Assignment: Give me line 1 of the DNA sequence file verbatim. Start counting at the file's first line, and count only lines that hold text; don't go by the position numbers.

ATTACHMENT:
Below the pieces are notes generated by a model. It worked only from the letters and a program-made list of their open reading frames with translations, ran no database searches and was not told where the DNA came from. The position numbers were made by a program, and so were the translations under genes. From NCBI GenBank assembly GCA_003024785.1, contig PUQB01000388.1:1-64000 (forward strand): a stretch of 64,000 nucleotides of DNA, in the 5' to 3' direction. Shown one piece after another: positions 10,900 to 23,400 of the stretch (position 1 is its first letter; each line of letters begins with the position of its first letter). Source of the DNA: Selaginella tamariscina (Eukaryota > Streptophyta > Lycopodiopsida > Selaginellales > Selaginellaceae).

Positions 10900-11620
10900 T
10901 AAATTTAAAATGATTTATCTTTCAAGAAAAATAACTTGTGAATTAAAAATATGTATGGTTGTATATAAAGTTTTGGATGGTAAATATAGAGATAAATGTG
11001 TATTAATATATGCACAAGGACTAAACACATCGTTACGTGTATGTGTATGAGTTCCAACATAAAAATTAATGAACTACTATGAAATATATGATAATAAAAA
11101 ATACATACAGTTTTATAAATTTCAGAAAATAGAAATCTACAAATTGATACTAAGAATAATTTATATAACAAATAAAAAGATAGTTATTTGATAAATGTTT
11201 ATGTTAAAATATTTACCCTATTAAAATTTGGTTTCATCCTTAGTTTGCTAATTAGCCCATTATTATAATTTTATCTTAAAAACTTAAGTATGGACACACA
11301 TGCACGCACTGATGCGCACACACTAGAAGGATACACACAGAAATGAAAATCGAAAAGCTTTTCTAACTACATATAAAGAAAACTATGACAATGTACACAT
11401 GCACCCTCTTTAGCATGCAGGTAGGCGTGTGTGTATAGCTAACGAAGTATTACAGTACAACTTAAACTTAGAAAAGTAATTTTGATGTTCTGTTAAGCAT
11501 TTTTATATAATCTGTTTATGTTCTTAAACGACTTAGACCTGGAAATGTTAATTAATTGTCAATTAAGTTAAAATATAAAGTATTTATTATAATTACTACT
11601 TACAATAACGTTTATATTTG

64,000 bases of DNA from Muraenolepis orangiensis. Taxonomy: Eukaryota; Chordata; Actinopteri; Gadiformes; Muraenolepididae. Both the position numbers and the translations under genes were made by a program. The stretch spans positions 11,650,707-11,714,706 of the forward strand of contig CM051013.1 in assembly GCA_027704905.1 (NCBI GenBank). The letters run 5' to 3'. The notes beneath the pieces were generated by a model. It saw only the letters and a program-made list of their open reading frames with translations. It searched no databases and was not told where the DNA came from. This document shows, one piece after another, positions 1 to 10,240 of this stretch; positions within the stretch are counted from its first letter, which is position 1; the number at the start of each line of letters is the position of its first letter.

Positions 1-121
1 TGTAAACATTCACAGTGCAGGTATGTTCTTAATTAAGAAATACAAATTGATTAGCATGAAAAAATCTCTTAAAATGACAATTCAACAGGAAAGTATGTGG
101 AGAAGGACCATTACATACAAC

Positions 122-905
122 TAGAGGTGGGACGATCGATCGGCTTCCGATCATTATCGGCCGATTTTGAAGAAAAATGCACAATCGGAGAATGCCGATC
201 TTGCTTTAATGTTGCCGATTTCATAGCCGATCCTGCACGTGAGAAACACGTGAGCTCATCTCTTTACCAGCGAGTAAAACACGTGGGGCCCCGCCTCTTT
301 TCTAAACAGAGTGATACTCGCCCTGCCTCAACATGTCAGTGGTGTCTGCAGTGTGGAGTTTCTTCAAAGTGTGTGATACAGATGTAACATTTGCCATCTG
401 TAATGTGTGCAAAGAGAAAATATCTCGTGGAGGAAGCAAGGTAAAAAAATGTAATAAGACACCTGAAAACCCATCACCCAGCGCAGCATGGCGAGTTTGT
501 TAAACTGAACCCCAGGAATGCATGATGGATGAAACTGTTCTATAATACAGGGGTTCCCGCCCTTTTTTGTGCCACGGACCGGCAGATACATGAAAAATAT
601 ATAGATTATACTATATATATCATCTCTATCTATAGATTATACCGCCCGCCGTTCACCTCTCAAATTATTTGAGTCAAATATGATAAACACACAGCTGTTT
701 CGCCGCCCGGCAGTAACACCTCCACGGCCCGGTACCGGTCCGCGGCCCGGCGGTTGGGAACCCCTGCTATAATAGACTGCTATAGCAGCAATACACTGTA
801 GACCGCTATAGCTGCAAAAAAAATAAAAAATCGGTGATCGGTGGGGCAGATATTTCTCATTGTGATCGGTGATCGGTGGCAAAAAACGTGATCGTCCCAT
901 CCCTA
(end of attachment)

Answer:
Below the pieces are notes generated by a model. It worked only from the letters and a program-made list of their open reading frames with translations, ran no database searches and was not told where the DNA came from. The position numbers were made by a program, and so were the translations under genes. From NCBI GenBank assembly GCA_003024785.1, contig PUQB01000388.1:1-64000 (forward strand): a stretch of 64,000 nucleotides of DNA, in the 5' to 3' direction. Shown one piece after another: positions 10,900 to 23,400 of the stretch (position 1 is its first letter; each line of letters begins with the position of its first letter). Source of the DNA: Selaginella tamariscina (Eukaryota > Streptophyta > Lycopodiopsida > Selaginellales > Selaginellaceae).